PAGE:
Trustworthy knowledge for policy and political decision-making
Democratic information society
The changing role of government, the decentralisation of tasks, the desire to involve the public in government and the large amount of digital data raise questions about knowledge management: how can we ensure that all relevant knowledge is used in policy development in the right way? How do we make sure that normative issues and interests are balanced in a transparent manner? To what extent is policy development “technocratic”? When do politicians need to clarify choices and take responsibility?
The interests of future generations need to be considered in debates on a number of tricky issues, where long-term risks are uncertain. Examples include the disposal of radioactive waste or the safety of biotechnology. It is precisely in these debates that both values and scientific results are often contested. This sometimes leads to juridification, rather than recognition of uncertainty, opening up the dialogue or inclusion of more stakeholders. We intend to focus systematically on ways of considering the interests of future generations in decision-making.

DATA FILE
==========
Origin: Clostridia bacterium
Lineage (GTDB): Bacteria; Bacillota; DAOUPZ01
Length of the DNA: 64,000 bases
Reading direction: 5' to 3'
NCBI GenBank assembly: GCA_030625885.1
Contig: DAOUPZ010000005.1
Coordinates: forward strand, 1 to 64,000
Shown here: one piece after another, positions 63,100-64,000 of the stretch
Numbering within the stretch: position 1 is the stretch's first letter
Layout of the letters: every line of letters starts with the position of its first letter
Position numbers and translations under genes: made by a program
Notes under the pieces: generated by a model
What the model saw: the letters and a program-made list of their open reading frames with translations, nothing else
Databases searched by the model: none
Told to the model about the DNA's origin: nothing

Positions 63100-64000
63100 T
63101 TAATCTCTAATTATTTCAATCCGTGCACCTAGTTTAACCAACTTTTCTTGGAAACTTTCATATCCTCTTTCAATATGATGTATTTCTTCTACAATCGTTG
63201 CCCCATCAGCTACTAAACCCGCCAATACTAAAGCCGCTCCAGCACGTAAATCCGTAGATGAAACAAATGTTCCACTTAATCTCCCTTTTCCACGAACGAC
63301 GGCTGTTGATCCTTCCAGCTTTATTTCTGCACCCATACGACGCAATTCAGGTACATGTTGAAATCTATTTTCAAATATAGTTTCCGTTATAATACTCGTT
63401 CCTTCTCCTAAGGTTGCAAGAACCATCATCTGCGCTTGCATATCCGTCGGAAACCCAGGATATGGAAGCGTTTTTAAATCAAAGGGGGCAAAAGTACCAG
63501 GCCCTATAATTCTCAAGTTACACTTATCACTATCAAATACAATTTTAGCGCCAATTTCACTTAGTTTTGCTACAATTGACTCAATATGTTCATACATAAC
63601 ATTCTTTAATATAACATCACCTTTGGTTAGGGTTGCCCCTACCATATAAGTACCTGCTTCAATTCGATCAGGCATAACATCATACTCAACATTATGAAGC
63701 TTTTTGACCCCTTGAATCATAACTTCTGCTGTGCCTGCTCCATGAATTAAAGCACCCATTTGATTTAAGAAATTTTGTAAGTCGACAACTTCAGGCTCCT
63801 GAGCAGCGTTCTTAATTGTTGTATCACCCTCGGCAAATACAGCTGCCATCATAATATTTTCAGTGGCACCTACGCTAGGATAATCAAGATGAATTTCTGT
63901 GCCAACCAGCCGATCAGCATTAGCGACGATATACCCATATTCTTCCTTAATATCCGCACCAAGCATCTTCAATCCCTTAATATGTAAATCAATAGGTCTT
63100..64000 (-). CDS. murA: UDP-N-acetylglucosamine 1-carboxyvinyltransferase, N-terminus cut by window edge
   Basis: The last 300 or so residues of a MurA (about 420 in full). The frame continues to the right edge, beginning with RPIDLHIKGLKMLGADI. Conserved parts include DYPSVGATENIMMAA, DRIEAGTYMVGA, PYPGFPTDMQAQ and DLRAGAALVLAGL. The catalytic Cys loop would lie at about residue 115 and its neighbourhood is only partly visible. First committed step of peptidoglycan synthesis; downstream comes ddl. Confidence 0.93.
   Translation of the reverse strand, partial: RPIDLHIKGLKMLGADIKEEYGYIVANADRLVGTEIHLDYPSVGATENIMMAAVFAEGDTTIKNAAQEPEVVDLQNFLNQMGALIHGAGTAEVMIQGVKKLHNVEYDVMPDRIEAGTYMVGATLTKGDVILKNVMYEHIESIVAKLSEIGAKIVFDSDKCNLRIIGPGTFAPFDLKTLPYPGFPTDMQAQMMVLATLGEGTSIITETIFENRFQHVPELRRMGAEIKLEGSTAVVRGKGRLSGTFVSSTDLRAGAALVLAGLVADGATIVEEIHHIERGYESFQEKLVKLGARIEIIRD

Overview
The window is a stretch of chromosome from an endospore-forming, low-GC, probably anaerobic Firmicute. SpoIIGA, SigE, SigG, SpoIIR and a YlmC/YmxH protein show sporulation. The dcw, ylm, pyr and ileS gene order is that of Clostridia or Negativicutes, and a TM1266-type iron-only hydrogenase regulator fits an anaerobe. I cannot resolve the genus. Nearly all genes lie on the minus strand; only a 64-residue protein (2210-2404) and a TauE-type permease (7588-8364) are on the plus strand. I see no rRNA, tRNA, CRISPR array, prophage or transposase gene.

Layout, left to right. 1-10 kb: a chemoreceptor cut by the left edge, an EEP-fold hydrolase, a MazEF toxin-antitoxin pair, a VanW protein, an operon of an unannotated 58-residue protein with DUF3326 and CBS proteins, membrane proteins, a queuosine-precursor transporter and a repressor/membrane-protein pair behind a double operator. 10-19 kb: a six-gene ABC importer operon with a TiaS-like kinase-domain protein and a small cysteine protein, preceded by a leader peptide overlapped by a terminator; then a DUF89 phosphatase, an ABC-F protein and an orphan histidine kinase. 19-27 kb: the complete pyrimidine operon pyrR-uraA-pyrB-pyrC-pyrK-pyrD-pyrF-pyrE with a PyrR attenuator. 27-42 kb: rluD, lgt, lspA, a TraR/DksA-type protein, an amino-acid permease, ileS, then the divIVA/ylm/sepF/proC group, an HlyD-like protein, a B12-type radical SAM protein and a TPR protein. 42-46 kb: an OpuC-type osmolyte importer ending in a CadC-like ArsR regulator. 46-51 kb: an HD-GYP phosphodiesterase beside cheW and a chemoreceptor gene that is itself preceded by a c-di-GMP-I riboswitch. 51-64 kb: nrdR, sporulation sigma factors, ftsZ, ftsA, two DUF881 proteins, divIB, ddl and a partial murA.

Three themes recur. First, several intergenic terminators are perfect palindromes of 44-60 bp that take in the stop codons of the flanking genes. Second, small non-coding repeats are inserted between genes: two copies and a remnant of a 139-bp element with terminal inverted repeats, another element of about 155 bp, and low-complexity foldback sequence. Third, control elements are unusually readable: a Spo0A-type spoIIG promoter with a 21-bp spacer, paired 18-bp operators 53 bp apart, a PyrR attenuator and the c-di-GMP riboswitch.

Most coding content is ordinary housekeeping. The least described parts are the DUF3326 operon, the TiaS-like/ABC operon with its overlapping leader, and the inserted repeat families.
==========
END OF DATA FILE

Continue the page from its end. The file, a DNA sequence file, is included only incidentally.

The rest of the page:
We will also be working with a large number of European partners on current interpretations of the “precautionary principle” in the RECIPES project. As part of the T-TRIPP programme, we work with policymakers and researchers to ensure the safety of modern biotechnology. Over the coming years we will organise a Future Panel around the development of the synthetic cell and the significance of this technology for our thinking about creating “life” in future. The Rathenau Instituut has developed a number of methods for conducting dialogue.